sun 10/12/2023

thrillers

Lost in the Night review - hunting a mother's killer

“Everything is legal if you have the money,” states the world-weary protagonist of this new film by the Mexican-American director Amat Escalante. And in the wilds of central Mexico, where the movie is set, the comment is unlikely to be questioned....

Read more...

Isabelle Huppert and director Jean-Paul Salomé: 'Cinema is about a little trade, a little business'

Isabelle Huppert is French cinema’s icon of icy transgression, from Bertrand Blier’s outrageous Les Valseuses (1974) to Paul Verhhoeven’s Elle (2017), in which her character Michéle denies rape’s trauma, instead seeking out her rapist for...

Read more...

Citadel, Prime Video review - did Amazon really pay $300m for this?

The Russo brothers, makers of Amazon Prime’s much-hyped, $300m new spy drama, decided to keep the concept simple – it’s Good versus Evil. In the Good corner we have Citadel, a super-secret global spy network which has the modest ambition of keeping...

Read more...

Filmmaker Tarik Saleh: ‘A director is at heart an immigrant’

Tarik Saleh was born between two worlds, with a Swedish mum and Egyptian dad. His Egyptian side has inspired his two highest-profile releases.Seedy, sweeping noir epic The Nile Hilton Incident (2017) followed Cairo cop Noredin (Fares Fares) as his...

Read more...

Blu-ray: The Bullet Train

Last year’s Brad Pitt vehicle Bullet Train was an affable action comedy except in those parts – including the dreadful coda – when it was an insufferably smirky one. Freighted with more thrills, intelligence, gravitas, and social commentary, 1975’s...

Read more...

Under the Black Rock, Arcola Theatre review - political thriller turns soapy

“Darkly comic thrillers” (as they like to say) set in Ireland tracking how families, or quasi-families, fall apart under pressure are very much in vogue just now. Whether The Banshees of Inisherin will garner the Oscars haul it hardly deserves...

Read more...

The Walworth Farce, Southwark Playhouse Elephant review - dysfunctional Irish myth-making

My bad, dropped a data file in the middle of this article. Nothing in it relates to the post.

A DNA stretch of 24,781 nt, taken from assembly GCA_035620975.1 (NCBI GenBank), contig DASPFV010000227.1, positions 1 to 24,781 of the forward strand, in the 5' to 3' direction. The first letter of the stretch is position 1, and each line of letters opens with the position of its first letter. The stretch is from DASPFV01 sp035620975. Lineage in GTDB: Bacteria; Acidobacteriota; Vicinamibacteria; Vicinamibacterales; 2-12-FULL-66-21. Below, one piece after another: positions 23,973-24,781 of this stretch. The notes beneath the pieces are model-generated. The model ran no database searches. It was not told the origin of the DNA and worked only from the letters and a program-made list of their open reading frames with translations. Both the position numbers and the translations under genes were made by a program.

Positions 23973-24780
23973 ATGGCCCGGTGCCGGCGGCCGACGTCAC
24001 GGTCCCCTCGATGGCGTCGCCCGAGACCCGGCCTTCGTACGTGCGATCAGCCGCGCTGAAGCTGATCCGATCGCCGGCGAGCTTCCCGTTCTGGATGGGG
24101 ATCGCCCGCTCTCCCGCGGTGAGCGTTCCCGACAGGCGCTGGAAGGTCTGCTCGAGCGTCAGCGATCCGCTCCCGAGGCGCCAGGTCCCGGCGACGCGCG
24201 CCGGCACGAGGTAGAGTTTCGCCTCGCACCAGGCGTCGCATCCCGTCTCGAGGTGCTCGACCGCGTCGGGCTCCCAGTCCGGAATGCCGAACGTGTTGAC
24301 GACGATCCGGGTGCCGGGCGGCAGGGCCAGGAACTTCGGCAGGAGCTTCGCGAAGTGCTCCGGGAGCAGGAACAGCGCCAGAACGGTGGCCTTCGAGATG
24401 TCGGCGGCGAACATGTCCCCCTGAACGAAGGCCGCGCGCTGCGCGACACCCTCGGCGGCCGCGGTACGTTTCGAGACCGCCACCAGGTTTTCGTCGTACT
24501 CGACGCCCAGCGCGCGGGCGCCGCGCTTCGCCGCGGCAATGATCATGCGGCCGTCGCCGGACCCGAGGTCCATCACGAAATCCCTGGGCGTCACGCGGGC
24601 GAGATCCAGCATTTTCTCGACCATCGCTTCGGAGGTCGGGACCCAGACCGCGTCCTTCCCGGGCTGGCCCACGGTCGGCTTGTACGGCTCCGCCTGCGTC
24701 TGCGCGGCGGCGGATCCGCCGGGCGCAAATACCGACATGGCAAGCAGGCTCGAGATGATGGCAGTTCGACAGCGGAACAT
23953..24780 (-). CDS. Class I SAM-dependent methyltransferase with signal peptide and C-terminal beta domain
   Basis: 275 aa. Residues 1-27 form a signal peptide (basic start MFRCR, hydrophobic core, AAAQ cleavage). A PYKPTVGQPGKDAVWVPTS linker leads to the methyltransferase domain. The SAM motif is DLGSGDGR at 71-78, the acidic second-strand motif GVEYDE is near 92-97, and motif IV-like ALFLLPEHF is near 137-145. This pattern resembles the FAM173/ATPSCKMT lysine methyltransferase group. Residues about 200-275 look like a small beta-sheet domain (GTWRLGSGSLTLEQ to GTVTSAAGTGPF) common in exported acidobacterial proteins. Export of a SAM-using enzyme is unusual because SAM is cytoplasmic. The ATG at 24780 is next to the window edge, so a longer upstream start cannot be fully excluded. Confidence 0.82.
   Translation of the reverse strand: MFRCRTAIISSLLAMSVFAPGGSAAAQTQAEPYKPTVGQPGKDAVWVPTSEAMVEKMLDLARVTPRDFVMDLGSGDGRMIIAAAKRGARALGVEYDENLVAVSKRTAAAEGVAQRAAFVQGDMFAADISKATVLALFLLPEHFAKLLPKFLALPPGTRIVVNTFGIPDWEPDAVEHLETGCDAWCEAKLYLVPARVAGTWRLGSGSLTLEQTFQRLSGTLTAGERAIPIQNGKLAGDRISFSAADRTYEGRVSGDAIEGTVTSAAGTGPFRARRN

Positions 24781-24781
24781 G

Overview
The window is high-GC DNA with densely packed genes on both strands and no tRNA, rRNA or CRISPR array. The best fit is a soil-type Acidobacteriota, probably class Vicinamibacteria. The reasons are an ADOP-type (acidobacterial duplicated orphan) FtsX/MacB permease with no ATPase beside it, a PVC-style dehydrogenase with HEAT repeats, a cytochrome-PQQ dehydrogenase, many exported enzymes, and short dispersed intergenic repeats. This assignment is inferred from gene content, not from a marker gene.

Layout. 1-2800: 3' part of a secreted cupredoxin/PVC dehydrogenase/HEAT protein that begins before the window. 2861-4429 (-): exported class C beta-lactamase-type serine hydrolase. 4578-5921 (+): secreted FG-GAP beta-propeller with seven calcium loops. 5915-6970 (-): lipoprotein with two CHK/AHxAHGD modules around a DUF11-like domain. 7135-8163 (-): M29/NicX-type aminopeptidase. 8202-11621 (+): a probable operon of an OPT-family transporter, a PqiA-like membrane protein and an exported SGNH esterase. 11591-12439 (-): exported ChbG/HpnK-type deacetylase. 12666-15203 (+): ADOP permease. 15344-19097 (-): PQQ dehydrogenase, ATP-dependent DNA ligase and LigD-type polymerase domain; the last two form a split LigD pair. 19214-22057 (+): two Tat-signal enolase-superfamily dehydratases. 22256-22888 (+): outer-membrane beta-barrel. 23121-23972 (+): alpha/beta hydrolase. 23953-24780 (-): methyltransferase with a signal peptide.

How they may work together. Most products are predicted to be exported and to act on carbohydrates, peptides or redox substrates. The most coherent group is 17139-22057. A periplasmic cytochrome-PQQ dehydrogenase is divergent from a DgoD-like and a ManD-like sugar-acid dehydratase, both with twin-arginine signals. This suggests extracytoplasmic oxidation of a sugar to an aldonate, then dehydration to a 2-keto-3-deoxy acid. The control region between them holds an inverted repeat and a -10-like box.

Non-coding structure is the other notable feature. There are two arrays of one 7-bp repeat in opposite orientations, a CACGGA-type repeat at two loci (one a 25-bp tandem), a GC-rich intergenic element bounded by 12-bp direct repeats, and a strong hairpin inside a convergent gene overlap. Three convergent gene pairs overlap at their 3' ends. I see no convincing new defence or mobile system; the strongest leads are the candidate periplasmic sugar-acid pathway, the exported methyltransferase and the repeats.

The farce in question is fast and furious, but not often hilariously funny; that’s because it’s the invention of a scary Irish dad who forces his sons to act it out with him every day in their seedy Walworth Road flat. Go with conventional...

Read more...

Decision to Leave review - sly, slow-burning love and death

In Park Chan-wook’s strange Cannes prize-winning thriller, a husband is discovered mangled beneath a mountain, and pretty widow Seo-rae (Tang Wei) isn’t noticeably upset.Brilliant young detective Hae-jun (Park Hae-il) becomes obsessed as...

Read more...

Crossfire, BBC One review - pacy and nail-biting, the holiday from hell

A sun-baked island resort; Keeley Hawes taking a leisurely dip in an infinity pool as we hear her in voiceover musing on how events happen unchosen, with you in them; then we are up in her room, where she is texting somebody. The sounds of gunshots...

Read more...

The Capture, Series 2 finale, BBC One review - gripping ride to a barnstorming conclusion

[Here be spoilers.] If you have been glued to the second season of The Capture, just ended, does it bother you that its content is borderline science fiction? Probably not. Writer Ben Chanan’s depiction of artificial intelligence may outstrip...

Read more...

Munich Games, Sky Atlantic review - superbly crafted thriller races to prevent a terrorist attack

A black box with a red blinking light is being stashed in a cabinet under the seating of the Olympic stadium in Munich. Then a hoodie-ed man is seen in silhouette, the stadium in the background. We are about to be plunged into the darker corners of...

Read more...

The Gray Man, Netflix review - the Russo brothers explore big-bang theory

Directed by the fraternal duo Anthony and Joseph Russo, who have helmed several of the colossally successful Marvel Cinematic Universe movies, The Gray Man ought at least to be entertaining and stuffed with blockbusterish thrills.And it is, darting...

Read more...
Subscribe to thrillers